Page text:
which is essential for allowing CO 2 and H 2 0 to reactbuffer system more later

Which is essential for allowing co 2 and h 2 0 to

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., which is essential for allowing CO 2 and H 2 0 to react.(buffer system more later) Hemoglobin - consists of four protein chains attached to a heme (iron containing) group. One oxygen atom can bind to each heme group therefore making the hemoglobin completely saturated. Carbon monoxide binds irreversibly to hemoglobin, thus rendering it ineffective to carry oxygen. Fetal hemoglobin is much more effective at binding oxygen than is adult hemoglobin. Iron is necessary for hemoglobin to function, properly and without it anemia can ensue. Main component of RBC B. Formation of RBC’s 1. General Information Hematopoiesis takes place in the red bone marrow. Marrow makes about an ounce of blood each day. Hemocytoblast – stem cells for blood cell production. 2. Erythropoiesis – formation of RBC’s Hemocytoblast myeloid stem cell proerythroblast early erythroblast late erythroblast normoblast reticulocyte erythrocyte. o Hemocytoblast: bone marrow stem cell, can become any blood cell o Proerythroblast: RBC stem cell, has receptors for EPO o Erythroblast: begins making hemoglobin o Reticulocyte: often found in hypoxic situations Hemoglobin begins accumulating in the second phase Nucleus is ejected form the normoblast. RBC’s are produced at a rate of about 2 million/sec! 3. Hormonal Controls 3
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Nur 0013 Spring 2014 Erythropoietin (EPO) – hormone released by kidney cells in response to: Decreased RBC in circulation Decreased O 2 availability Increased tissue demands for O2 EPO stimulates red bone marrow to produce more RBC’s Within 1-2 days reticulocyte count increases. Hypoxia is a major factor in stimulating this system C. Death of RBC - Hemolysis After 90-120 days membrane becomes fragile and rigid Membrane degraded in either spleen or liver Hemoglobin disposed by liver. Broken into heme and globin components Heme broken down into bilirubin in SI, and iron is recycled. Globins – are recycled D. RBC disorders. Are often related to not enough or too many cells Anemias – Lack of RBC’s- blood loss, malformation Hemorrhagic Hemolytic (Ecoli) 4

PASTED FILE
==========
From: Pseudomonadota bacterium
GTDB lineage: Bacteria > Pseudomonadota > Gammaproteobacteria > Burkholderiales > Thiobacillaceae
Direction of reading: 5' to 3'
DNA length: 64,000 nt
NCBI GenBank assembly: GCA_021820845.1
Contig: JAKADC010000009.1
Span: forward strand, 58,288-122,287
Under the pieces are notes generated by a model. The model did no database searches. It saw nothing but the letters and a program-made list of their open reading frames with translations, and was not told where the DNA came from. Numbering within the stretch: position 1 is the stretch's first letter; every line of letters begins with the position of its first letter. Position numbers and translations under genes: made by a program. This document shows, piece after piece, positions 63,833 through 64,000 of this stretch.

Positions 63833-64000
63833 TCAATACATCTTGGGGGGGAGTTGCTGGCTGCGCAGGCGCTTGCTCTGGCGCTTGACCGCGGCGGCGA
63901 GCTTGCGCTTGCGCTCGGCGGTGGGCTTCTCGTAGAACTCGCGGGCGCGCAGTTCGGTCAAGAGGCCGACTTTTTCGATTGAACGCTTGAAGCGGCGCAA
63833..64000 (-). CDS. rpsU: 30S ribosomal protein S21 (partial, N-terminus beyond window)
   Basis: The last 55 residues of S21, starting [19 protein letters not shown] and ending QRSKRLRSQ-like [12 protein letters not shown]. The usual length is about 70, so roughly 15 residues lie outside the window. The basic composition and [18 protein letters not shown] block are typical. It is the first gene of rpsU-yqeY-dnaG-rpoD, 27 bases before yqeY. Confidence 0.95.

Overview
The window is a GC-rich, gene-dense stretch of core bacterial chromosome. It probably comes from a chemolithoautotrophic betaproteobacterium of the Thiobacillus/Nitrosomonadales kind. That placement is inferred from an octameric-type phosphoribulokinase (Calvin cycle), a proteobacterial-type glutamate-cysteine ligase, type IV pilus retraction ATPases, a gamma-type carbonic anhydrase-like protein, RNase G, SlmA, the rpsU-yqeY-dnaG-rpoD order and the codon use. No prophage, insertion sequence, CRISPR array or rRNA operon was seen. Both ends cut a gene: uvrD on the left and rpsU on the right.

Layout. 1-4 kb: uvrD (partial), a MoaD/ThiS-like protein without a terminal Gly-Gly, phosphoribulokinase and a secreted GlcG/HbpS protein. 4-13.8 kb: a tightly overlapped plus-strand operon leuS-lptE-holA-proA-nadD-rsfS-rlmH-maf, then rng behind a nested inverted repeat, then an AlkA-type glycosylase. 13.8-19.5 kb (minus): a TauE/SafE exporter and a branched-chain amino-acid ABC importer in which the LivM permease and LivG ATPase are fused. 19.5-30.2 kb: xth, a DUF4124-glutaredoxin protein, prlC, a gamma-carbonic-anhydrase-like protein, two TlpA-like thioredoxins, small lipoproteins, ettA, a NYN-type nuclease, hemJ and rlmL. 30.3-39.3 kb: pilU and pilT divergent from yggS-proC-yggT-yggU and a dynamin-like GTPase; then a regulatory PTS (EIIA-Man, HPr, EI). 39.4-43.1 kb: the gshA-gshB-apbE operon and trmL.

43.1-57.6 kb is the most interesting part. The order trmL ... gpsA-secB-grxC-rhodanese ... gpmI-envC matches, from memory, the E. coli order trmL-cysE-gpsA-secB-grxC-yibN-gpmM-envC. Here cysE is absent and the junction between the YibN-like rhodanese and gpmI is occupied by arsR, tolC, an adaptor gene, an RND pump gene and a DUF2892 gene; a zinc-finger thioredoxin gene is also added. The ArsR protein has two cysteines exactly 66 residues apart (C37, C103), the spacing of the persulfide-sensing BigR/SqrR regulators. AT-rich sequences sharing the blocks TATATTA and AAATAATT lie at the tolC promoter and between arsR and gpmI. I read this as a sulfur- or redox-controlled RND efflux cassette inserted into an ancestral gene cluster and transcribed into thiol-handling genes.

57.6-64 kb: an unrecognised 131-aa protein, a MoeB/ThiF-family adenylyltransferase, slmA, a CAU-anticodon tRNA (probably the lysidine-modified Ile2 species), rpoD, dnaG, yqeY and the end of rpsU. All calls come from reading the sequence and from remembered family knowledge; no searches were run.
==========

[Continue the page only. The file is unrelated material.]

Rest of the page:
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Nur 0013 Spring 2014 Aplastic(bone marrow destroyed) Low Hemoglobin counts Iron Deficient Pernicious(lack of intrinsic factor and hence vit B12) Defective Hemoglobin – Often genetic Thalassemias – faulty globin chains Sickle cell, single amino acid change during transcription Causes the cell to become stiff and elongated due to malformed hemoglobin One of the more common genetic diseases that affects RBC Polycythemias Polycythemia vera – often caused by marrow cancer. Blood doping – secondary cause IV. Formed Elements - WBC A. Leukocytes (WBC) ~5000-10,000/µL Are truly cells , they are only about 1% of blood by volume. Hormones and other stressors can stimulate their production in red bone marrow (known as leukopoeisis). Stimulants for formation can be hormonal or other stressors Once produced they move out of the blood vessels in a process known as diapedesis and eventually to the site of an immune response.
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